To study the effect of environmental noise on the deterministic model (4), we stochastically perturb model (4) with respect to white noise around its endemic equilibrium. By constructing suitable Lyapunov functions and applying Itô’s formula, we obtain that there is a unique positive solution to model (3) for any positive initial value and derive that the solution is stochastically bounded and permanent under some conditions. These conditions depend on the intensities of noise , , and . When the intensities of noise satisfy some conditions and are not sufficiently large, the population of the stochastic model may be stochastically permanent.

As an example, we perform some numerical simulations to illustrate the analytical results of stochastic model (3) by referring to the method mentioned in Higham [34]. Then model (3) can be rewritten as the following discretization equations: where is the Gaussian random variables .

Figure 1 shows time-series plots for model (3) with and without stochastic perturbations. The parameters are taken as , , , , , and and initial value . In this case, model (4) has the endemic point . The only difference between conditions of Figures 1(a) and 1(b) is that the values of environmental noise intensities , , and are different. In Figure 1(a), with , , and and in Figure 1(b), with , ,  and   , the condition of Theorem 9 is satisfied. That is, the solutions of model (3) are stochastically permanent. From Figures 1(a) and 1(b), one can see that with increasing the noise intensities, the solutions of model (3) will be oscillating strongly around the endemic point of model (4).

fig1
Figure 1: Solutions of model (3) with different noise. Other parameters and initial condition are given in text. (a) , and and (b) , , and.

To study the effect of noise in model (3) further, in Figure 2(a), we choose , which satisfies the condition of Theorem 9, while in Figure 2(b), , that does not satisfy the condition of Theorem 9. From Figure 2(a), one can see that the infective population will be oscillating slightly around , and both the susceptible and the removed population will be affected by the noise but the effect is very small. From Figure 2(b), when the condition of Theorem 9 is not satisfied, the noise can force the population to become largely fluctuating. In this case, the solution of model (3) is not stochastically permanent.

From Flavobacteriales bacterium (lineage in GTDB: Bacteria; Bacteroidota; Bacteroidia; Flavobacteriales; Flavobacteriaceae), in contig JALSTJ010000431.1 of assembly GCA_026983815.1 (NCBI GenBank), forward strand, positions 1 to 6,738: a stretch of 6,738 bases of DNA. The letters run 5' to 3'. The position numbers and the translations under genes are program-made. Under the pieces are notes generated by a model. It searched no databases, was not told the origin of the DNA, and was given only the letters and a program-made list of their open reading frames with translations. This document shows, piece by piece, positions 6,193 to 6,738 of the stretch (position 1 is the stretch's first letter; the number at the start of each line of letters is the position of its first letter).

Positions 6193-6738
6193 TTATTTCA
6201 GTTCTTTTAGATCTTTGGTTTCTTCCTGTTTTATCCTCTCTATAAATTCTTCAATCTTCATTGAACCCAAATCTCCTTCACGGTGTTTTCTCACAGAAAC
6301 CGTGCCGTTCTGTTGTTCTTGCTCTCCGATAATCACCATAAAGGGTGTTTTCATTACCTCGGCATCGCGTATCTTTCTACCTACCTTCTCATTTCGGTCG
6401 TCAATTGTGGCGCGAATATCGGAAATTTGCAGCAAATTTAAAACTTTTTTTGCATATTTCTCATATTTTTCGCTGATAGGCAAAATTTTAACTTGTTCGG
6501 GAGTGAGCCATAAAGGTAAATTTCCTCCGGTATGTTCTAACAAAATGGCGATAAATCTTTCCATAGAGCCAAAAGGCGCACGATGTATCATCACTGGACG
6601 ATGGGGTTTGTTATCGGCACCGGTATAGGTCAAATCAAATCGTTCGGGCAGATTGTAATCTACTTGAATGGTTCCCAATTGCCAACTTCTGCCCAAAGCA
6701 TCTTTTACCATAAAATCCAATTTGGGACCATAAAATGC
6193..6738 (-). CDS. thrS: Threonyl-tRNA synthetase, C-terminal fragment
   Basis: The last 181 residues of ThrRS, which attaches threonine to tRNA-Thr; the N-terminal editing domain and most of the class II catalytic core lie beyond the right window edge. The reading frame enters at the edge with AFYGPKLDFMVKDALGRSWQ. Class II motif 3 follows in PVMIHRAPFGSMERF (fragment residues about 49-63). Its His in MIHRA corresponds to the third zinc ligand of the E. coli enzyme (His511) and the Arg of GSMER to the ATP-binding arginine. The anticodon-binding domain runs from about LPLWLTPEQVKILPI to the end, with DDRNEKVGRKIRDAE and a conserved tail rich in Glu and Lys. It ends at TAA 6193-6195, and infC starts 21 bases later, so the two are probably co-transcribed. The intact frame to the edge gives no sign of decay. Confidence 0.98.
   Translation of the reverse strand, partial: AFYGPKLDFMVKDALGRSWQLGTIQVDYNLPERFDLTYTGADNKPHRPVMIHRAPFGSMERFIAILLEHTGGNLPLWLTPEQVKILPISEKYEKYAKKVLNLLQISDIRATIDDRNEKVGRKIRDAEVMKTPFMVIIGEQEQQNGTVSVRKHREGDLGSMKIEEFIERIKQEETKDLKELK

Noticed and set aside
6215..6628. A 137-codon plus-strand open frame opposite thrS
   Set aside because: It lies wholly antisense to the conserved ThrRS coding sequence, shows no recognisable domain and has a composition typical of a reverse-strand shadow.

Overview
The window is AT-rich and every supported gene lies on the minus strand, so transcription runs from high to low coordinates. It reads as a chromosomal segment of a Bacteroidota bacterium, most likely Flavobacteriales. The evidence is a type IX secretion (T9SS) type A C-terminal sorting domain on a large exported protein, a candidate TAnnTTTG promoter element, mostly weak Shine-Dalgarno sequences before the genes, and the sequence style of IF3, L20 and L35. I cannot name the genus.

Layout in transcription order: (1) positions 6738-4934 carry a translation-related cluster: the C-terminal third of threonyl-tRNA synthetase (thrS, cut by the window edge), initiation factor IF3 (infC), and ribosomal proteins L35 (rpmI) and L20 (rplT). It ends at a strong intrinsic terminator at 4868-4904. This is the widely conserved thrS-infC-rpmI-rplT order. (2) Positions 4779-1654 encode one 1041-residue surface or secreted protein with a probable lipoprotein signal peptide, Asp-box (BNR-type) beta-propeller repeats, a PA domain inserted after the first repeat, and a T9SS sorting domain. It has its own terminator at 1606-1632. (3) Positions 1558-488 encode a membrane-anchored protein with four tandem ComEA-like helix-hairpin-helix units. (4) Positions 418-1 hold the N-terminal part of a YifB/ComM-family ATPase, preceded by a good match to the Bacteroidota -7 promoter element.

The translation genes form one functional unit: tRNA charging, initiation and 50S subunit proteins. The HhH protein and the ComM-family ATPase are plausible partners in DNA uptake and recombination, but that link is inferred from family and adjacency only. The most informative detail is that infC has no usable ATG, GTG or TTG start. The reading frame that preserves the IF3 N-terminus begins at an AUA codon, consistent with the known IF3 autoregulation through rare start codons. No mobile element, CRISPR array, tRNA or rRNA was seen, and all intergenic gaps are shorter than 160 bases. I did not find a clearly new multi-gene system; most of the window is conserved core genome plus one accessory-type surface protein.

fig2
Figure 2: Solutions of model (3) with different noise. Other parameters and initial condition are the same as Figure 1. (a) , , and and (b) and .

Conflict of Interests

The author declares that there is no conflict of interests regarding the publication of this paper.

Acknowledgments

The author thanks the editor and the anonymous referees for very helpful suggestions and comments which led to the improvement of the original paper.

References

  1. W. O. Kermack and A. G. McKendrick, “Contribution to mathematical theory of epidemics,” Proceedings of the Royal Society of London A, vol. 115, no. 5, pp. 700–721, 1927.
  2. A. Abta, A. Kaddar, and H. T. Alaoui, “Global stability for delay SIR and SEIR epidemic models with saturated incidence rates,” Electronic Journal of Differential Equations, vol. 2012, no. 23, pp. 1–13, 2012. View at Zentralblatt MATH · View at MathSciNet
  3. E. Beretta and Y. Takeuchi, “Global stability of an SIR epidemic model with time delays,” Journal of Mathematical Biology, vol. 33, no. 3, pp. 250–260, 1995. View at Publisher · View at Google Scholar · View at Zentralblatt MATH · View at MathSciNet
  4. Y. Kang and C. Castillo-Chavez, “A simple epidemiological model for populations in the wild with Allee effects and disease-modified fitness,” Discrete and Continuous Dynamical Systems B, vol. 19, no. 1, pp. 89–130, 2014.
  5. M. Liu and Y. H. Xiao, “Modeling and analysis of epidemic diffusion within small-world network,” Journal of Applied Mathematics, vol. 2012, Article ID 841531, 14 pages, 2012. View at Publisher · View at Google Scholar · View at Zentralblatt MATH · View at MathSciNet